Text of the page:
Reasons for my de-conversion (3 of 4)
In Part I, I discussed the fragility of human cognition, and the myth of the virtue of faith. In Part II, I discussed the enormous deficiency in human cognition coupled with a propensity to rely on emotions to construct our belief system. Now let me move on to the issue of dogmatism.
Consider the proper way for a person to choose a presidential candidate. Voting along party lines is not considered to be very intelligent, and claiming faith in the party would rightfully make you the object of scorn. A proper evaluation involves exploring all the sources you have to your disposal to assess the knowledge, experience, convictions, competency and character of each candidate. The accumulation of this information is linear; it generally accumulates in a steady manner until you reach a point where you are able to make a decision. It should make sense then that the degree of certainty should also be linear. Instead of suddenly stating that one candidate is wonderful while the other is evil, one should be making statements such as “based on the evidence so far, X appears 20% more competent than Y. But few of us seldom do this due to our propensity for dogmatism.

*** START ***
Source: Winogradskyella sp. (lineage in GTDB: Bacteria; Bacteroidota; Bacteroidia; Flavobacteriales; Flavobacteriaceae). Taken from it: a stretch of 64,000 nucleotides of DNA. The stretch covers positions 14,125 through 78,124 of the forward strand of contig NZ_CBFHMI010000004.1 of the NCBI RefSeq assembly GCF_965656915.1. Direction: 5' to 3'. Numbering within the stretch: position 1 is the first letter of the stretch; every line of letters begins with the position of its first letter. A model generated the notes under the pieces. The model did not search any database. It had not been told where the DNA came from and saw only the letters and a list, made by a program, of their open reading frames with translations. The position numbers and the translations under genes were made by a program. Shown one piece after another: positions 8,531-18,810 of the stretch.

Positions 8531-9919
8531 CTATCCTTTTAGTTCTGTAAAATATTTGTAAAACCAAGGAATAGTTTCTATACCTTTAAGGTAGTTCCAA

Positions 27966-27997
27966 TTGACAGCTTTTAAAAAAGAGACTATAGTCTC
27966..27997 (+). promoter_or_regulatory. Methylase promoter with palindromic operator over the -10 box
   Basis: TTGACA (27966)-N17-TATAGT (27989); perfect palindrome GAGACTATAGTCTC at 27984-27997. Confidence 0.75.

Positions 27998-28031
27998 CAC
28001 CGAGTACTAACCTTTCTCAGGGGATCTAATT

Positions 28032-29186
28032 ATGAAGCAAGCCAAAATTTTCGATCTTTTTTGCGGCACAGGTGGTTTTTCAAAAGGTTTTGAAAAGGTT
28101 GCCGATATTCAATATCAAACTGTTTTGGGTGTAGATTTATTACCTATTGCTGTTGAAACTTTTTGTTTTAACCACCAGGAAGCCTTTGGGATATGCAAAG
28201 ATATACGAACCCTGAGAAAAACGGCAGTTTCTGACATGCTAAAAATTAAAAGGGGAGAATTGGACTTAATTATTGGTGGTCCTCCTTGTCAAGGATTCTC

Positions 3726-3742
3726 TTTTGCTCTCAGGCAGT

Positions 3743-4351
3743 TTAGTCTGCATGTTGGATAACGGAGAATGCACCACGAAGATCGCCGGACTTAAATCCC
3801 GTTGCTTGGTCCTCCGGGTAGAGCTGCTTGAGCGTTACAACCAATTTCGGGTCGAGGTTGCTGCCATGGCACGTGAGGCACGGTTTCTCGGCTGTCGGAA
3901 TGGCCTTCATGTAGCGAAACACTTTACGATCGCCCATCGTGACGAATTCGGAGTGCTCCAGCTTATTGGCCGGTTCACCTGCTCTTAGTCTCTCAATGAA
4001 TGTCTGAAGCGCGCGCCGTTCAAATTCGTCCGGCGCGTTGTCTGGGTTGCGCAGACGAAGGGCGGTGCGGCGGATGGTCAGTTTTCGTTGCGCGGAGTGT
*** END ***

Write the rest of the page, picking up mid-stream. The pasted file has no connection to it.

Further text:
While facilitating action, this dogmatism is a detriment when attempting to find objective truth. The polar ends of the god question are over-weighted with atheists and theists in my opinion. I am an agnostic. While I can state that there is a very low probability of a personal god for reasons I’ll discuss later, I am less certain when considering an Einsteinian god. And I do not feel compelled to choose a side without sufficient evidence. However, this probabilistic attitude towards questions is not natural to me. It had to be learned. I started out quite dogmatic as some of you may recall.
Christianity encourages dogmatism. Certainty is a goal in most religions. This distorts ones epistemology into polarized categories of true and false while disregarding the accumulative nature of evidence. If one begins with the notion that certainty is a goal, then holding insufficient evidence for a long time as might be expected with complex questions is emotionally uncomfortable.
Religionists too easily default to dogmatism citing “faith” as something that legitimately picks up the slack. Faith does not legitimize a defaulting to an emotional certainty.
– Phil Stilwell